Saturday, January 21, 2017
I found another photo in my office the other day...Jock's Restaurant was located between 316 and 320 North Water Street. This photo shows it in 1972 prior to Urban Renewal when the building was demolished. #ogdensburghistory
Tuesday, January 10, 2017
The snow may be blowing, but you can still take a "virtual" walk down State Street. This tour was funded by the Sweetgrass Foundation. Click here to start your tour. #ogdensburghistory
Sunday, January 1, 2017
Dr. Mary Bryan became a physician at a time when women were still struggling to get the right to vote and certainly were not encouraged to attend college, let alone take up a profession. She was born in 1854 in Lisbon, NY the daughter of Miles and Sarah Martin Bryan. The family moved to Ogdensburg by 1863, residing on Greene St. She attended public schools, then taught in city schools for 9 years.
In 1883 she resigned her teaching position to enter the Women’s Medical College in Philadelphia, receiving her medical degree in 1887. After practicing in Colorado Springs a short time, she went to New York City to become house physician in the Methodist Deaconess home.
After two years, she went to India as a missionary and for the next 6 years she had charge of a women’s hospital at Bareilly, a town located on the Ramganga River in India. Reportedly she treated 16,500 people annually. (Missionaries reported that 2.5 million people lived in the district.) While there she saved the life of the Queen’s 4 year old son. The Queen offered her the position of private physician in her household, which included a retinue of servants, a camel and summer and winter homes. Due to ill health, Dr. Bryan did not accept the offer, returning to the United States in 1897. The Queen contacted her again, but Dr. Bryan decided to stay in the United States. She returned to Ogdensburg setting up practice at 50 Greene St. and was the physician in charge of infants at the United Helpers Home. Throughout her life she worked closely with the Society of United Helpers as a medical director. Later she moved her office to 322 Elizabeth St. Although she was a skillful surgeon, she practiced general medicine most likely because at the time female surgeons were not accepted as easily as those practicing general medicine.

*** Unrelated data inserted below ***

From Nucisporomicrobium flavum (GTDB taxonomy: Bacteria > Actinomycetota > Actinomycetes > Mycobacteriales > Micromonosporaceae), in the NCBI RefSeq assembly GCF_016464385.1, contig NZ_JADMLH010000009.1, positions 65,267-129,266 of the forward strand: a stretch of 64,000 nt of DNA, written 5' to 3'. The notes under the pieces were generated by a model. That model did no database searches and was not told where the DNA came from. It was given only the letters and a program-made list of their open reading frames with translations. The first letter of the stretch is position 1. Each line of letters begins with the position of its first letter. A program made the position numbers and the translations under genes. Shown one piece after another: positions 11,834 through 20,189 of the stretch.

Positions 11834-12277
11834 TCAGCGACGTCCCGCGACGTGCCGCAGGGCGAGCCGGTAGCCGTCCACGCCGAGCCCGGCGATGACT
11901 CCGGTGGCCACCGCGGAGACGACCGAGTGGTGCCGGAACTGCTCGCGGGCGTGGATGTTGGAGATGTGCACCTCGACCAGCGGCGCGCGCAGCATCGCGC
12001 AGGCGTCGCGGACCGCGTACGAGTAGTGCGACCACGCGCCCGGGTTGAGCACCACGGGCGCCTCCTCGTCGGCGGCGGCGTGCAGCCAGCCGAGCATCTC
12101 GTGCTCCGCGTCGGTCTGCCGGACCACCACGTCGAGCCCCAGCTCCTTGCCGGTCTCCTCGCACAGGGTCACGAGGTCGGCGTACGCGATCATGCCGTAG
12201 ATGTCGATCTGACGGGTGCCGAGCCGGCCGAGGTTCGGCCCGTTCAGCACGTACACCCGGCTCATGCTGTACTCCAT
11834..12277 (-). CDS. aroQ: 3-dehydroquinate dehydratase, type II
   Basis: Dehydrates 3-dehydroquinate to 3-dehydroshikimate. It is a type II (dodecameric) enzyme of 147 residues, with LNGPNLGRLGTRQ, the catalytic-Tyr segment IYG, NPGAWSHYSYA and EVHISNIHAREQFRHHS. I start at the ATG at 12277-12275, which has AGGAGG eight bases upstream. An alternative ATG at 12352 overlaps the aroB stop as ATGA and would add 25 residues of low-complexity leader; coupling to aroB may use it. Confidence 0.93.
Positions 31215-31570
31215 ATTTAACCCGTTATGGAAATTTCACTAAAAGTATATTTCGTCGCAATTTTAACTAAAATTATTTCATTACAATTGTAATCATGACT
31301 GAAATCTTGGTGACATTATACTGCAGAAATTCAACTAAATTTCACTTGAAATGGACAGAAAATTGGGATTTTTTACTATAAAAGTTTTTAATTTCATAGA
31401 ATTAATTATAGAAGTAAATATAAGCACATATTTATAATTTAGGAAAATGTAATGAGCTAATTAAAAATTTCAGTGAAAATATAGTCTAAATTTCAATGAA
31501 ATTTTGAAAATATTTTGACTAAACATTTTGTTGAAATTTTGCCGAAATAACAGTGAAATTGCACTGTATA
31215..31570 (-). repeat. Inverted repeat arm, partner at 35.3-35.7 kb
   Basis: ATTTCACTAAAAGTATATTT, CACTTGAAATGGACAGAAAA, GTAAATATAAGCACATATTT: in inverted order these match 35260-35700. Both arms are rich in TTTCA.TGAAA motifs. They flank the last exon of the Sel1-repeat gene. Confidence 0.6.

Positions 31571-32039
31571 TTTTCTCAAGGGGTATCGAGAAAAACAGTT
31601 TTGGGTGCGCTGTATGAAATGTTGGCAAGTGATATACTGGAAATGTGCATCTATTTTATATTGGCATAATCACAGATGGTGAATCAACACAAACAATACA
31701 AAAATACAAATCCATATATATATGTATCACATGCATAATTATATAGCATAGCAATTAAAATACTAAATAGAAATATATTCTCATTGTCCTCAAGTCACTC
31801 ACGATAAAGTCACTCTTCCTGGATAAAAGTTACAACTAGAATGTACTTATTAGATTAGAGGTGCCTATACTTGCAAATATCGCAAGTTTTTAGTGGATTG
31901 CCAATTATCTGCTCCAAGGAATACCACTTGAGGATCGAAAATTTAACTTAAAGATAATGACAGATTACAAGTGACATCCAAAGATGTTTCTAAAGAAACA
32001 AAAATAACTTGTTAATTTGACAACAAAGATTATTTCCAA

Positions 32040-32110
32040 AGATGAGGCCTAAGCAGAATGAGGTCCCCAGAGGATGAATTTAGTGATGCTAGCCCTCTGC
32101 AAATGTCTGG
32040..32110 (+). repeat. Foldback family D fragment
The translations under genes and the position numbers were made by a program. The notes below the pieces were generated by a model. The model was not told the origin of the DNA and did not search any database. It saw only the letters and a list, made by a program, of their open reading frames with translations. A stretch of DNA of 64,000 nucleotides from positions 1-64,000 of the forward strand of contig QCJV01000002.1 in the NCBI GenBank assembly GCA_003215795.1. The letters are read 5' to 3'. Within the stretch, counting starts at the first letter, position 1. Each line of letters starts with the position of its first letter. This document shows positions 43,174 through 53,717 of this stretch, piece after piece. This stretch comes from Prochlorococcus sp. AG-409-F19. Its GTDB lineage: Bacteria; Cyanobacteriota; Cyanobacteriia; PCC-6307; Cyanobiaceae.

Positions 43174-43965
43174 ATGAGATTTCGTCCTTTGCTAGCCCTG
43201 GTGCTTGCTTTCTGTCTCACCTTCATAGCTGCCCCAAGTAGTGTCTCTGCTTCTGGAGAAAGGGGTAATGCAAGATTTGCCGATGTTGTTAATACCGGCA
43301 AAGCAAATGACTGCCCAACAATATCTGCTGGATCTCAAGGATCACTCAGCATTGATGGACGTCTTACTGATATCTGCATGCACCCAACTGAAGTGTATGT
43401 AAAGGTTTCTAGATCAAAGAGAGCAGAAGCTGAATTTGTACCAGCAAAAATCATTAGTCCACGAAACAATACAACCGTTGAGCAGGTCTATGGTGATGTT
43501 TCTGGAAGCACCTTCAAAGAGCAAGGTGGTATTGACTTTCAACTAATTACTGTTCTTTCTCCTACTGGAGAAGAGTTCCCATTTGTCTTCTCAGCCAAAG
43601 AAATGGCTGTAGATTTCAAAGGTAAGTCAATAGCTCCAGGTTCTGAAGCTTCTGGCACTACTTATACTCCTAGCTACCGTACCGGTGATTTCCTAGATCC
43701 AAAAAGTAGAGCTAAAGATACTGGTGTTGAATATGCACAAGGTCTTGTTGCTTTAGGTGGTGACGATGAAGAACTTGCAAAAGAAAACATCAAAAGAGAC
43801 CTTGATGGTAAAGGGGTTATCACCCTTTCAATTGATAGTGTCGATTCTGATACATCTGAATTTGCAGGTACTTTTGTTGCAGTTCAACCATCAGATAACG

Dr. Bryan became a member of the Alpha University Extension Club, which was organized in 1894 as a women’s study group. She presented a number of programs about her time in India. In 1927 she donated her entire collection of artifacts from India to the Ogdensburg Public Library, including a large ostrich egg, as well as, medical books. She also donated a large number of books to the Lisbon Hepburn Public Library. Dr. Bryan retired from practice in 1929. After suffering a stroke, she passed away in August of 1931 leaving behind a legacy of healing and trailblazing a path for women in the medical profession.
Ogdensburg Public Library
Cinnamon Alberto and Lori Smithers
Woman’s Missionary Friend Vols 30 and 31
New York State Journal of Medicine Vols 13 and 14
The Double Cross and Medical Missionary Record (1900) vols 3-7, 15
Northwestern Christian Advocate (1897) vol 45
Annual Report: Methodist Episcopal Church Missionary Society (1898)
Photos: Drexel University Library
Women’s Medical College of Philadelphia:
Ogdensburg Public Library:
The Republican-journal., June 10, 1920, Page 8, Image 8
The Republican-journal., October 03, 1927, Page 10, Image 10